Over the last century or so, there has been a lot to protest about.
In the fifties and sixties, there was the African-American Civil Rights Movement, where the aim was to end racial segregation and discrimination. The sixties and seventies saw the women’s liberation movement form and persevere, as well as protests against the Vietnam War. Many of the protests of the eighties were against nuclear arms, while those in the years following regarded the wars in Afghanistan and Iraq.
These demonstrations involved large numbers of people gathering together to march in peaceful solidarity, and were usually thoroughly organised events. Throughout the years, the equally important issues of abortion, tree logging, animal cruelty, LGBTQ community rights and immigration rights also came to the forefront (although on a slightly lesser scale), and these demonstrations were generally carried out by smaller groups and organisations.
Even now, we often see pieces on the news of small, ragtag groups who have decided to form protests against those they believe are in the wrong. We see them chaining themselves to trees, sitting in front of bulldozers, jumping over fences to liberate animals from their enclosures or holding up handmade signs while being dragged away by the police. As such, some people tend to think negatively about these people, despite the positive sentiments they are trying to convey. Although they are passionate about their causes, their scruffy looks often undermine their messages, and a lot of people dismiss them as ‘hippies’ (meant in a derogatory tone) or ‘troublemakers’.
Perhaps that is why the Women’s March, held on January 21, 2017, was such a huge event. Covering 7 continents, 82 countries, and involving over 5 million people, the March was one of the largest demonstrations in political history, and what’s more, it involved normal, everyday citizens, hoping to make a difference. Holding up witty and inspiring homemade signs, millions of men, women and children marched in their cities to protest for equality, the environment and a host of other important social issues. A lot of the rallies also aimed their protests at America’s newly inaugurated president, Donald Trump, whose statements and positions embody the exact opposite of what the protests aimed to achieve.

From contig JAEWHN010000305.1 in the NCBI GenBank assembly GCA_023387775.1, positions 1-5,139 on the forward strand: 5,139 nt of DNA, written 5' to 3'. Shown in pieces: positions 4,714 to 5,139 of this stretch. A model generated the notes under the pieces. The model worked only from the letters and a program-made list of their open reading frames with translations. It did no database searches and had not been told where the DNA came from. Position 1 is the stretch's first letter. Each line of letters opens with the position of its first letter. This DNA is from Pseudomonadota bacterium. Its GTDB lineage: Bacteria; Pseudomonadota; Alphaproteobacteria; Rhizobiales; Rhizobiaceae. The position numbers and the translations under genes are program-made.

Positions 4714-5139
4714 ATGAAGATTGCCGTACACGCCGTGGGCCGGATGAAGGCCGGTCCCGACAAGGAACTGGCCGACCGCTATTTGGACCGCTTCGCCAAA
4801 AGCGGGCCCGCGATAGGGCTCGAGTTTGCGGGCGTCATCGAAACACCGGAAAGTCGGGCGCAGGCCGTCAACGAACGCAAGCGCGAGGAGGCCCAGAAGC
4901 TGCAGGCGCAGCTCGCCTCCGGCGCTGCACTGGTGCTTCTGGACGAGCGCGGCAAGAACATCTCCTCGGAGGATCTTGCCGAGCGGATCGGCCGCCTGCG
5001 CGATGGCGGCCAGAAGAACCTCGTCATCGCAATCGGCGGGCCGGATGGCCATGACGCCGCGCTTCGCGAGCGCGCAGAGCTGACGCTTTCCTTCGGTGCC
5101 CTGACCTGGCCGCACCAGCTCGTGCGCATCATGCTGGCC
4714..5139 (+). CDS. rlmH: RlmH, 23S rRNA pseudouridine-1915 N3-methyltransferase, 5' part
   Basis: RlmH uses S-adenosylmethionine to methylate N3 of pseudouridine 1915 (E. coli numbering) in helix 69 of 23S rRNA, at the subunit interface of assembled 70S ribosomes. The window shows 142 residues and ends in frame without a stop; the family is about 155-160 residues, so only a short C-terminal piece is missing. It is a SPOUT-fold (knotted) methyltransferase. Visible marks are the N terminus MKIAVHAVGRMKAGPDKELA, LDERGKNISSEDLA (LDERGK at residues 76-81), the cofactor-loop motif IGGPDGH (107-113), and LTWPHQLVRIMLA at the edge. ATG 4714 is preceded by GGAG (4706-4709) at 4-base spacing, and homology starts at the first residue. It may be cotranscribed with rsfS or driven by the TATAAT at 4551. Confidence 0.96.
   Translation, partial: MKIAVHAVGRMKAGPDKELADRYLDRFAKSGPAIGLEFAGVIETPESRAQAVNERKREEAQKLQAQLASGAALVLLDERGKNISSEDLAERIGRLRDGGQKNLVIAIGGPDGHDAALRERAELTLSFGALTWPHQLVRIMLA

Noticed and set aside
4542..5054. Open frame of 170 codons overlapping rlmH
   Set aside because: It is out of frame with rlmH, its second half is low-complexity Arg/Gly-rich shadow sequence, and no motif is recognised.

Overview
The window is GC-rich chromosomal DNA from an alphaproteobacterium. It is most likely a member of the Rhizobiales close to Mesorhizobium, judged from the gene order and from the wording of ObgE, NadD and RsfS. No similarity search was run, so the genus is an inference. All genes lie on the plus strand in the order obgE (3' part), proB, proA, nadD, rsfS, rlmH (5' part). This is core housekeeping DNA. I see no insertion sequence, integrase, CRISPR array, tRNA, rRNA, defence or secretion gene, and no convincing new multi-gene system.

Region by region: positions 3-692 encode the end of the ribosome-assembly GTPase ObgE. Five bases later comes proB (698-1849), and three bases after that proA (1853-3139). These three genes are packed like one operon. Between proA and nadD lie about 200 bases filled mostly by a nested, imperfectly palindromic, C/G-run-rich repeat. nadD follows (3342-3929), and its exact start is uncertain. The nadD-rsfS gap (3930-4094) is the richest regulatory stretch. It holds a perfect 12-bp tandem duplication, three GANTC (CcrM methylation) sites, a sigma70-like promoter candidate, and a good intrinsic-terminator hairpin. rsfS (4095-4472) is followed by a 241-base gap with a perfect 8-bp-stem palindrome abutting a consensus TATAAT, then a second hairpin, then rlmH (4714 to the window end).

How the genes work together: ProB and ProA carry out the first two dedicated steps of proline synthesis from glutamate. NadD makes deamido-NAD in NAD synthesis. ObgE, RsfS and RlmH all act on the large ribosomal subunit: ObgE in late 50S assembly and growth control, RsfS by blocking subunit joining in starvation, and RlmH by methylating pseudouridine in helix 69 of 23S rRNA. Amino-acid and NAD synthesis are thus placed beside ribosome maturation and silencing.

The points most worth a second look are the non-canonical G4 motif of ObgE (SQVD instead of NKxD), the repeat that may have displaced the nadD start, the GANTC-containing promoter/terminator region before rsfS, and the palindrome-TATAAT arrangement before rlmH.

While there were plenty of images of this worldwide event posted on social media and news sites, there have also been two books released that feature photos from the Women’s March. Why We March and Why I March were released by two different publishing houses, yet they are very similar in scope. Both feature many of the same protest photos from around the world, as well as quotes from some of the inspirational people who spoke during the march. Both books state that they will also donate any royalties from the sale of their books to important charities such as Planned Parenthood, and other non-profits that were affiliated with the march.
These books mark an important time in our history. The signs that people have created show their wittiness with words and, more importantly, their solidarity when protesting a cause they believe strongly in. These books are perfect if you’re looking for a tangible commemoration to this significant worldwide event.